6 ways to resist debt pushers
May 14, 2013
Think America learned its lesson from the financial crisis? Guess again.
Americans were shaken enough by the Great Recession to reduce their debt levels -- for one year, back in 2009. Since then consumer credit outstanding has increased in each of the subsequent three years, and is rising again so far in 2013. As a result, the amount consumers owe is higher than ever.
Part of the problem is that consumers are constantly bombarded by inducements to borrow money. The debt pushers are everywhere: credit card offers in your mailbox, extended-term auto loans at your car dealer, reverse mortgage and home equity pitches on your television, pension-advance salesmen on your telephone and payday lenders in your neighborhood.
If you respond to just a fraction of these come-ons, you will go further and further into debt. In today's society, one of the keys to getting ahead financially is learning to resist the debt pushers.
Here are six steps you can take to avoid them:
- Limit your number of credit cards. Do you really need more than two -- one primary card and one as a back-up? Every time you shop you'll get pestered with offers for discounts if you sign up for a store-brand card, but you could probably do just as well by choosing a good rewards card as one of your main credit cards.
- Pay your credit balance off every month. Credit cards are designed to be short-term sources of money. With average interest rates of around 13 percent, if you don't pay off your balance in full they turn into a very expensive way of borrowing.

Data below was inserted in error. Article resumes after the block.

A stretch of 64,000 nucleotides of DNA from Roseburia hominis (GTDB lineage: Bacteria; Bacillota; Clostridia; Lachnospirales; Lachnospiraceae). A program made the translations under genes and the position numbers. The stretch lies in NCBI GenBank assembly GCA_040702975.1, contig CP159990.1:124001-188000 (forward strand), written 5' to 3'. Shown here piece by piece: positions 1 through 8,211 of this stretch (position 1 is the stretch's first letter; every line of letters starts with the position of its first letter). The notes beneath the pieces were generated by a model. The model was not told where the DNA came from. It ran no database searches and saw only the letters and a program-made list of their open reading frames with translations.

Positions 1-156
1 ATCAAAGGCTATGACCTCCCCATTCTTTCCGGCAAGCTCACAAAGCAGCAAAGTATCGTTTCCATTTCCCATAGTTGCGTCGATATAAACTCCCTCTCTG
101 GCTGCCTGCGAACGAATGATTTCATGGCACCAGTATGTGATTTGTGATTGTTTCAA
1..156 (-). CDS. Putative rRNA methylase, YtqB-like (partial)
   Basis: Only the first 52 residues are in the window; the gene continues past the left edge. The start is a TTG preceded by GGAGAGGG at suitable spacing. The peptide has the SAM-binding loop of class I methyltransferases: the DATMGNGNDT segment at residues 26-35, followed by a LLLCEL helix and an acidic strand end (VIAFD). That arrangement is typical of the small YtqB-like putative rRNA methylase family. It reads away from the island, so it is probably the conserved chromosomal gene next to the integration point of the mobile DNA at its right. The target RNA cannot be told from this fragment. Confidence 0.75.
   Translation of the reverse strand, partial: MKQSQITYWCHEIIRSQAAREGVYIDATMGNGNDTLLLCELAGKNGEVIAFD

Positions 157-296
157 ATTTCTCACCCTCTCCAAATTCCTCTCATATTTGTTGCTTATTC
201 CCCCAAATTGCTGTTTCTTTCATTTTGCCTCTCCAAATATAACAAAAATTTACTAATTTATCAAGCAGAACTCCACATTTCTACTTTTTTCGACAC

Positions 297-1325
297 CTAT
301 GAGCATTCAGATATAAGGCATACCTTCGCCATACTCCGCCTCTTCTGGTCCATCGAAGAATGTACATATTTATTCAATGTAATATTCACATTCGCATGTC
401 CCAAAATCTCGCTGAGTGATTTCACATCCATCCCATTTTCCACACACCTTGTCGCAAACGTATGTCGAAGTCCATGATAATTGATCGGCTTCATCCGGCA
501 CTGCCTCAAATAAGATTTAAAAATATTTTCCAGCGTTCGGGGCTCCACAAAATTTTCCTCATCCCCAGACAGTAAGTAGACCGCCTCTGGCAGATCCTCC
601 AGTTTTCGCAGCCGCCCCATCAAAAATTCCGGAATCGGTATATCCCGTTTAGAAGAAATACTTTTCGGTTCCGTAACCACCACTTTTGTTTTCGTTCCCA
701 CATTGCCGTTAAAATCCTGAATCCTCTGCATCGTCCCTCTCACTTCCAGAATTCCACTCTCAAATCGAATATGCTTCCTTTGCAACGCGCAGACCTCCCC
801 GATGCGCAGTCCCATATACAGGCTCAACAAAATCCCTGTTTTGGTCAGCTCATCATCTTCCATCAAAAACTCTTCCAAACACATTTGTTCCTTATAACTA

- Don't keep extending debt. People seem to have forgotten that borrowing is meant to be temporary. Don't keep extending it with home equity loans, or auto loans that last as long as you're likely to own the car.
- Spend only according to budget. Debt pushers have a simple formula: They present you with something you want, and a quick and easy way of getting it. The ready availability of credit makes impulse buying a problem, but you can avoid that problem if you spend only according to your budget.
- Use automated savings. If more paychecks went first to savings accounts rather than checking accounts, then saving rather than spending would be the default mode for consumers.
- Resist the lure of instant cash. Payday lenders and pension advance loans are designed to get you to trade a future benefit for immediate cash in hand. The catch is that the value of this instant cash is generally nowhere near the value of what you are giving up, so don't be lured into this kind of borrowing.
If you think earning 1 percent or less with a savings account isn't much of an incentive to save, compare earning 1 percent to paying 13 percent on a credit card -- the saver comes out 14 percent ahead of the borrower. That 14 percent should be all the incentive you need to resist the debt pushers.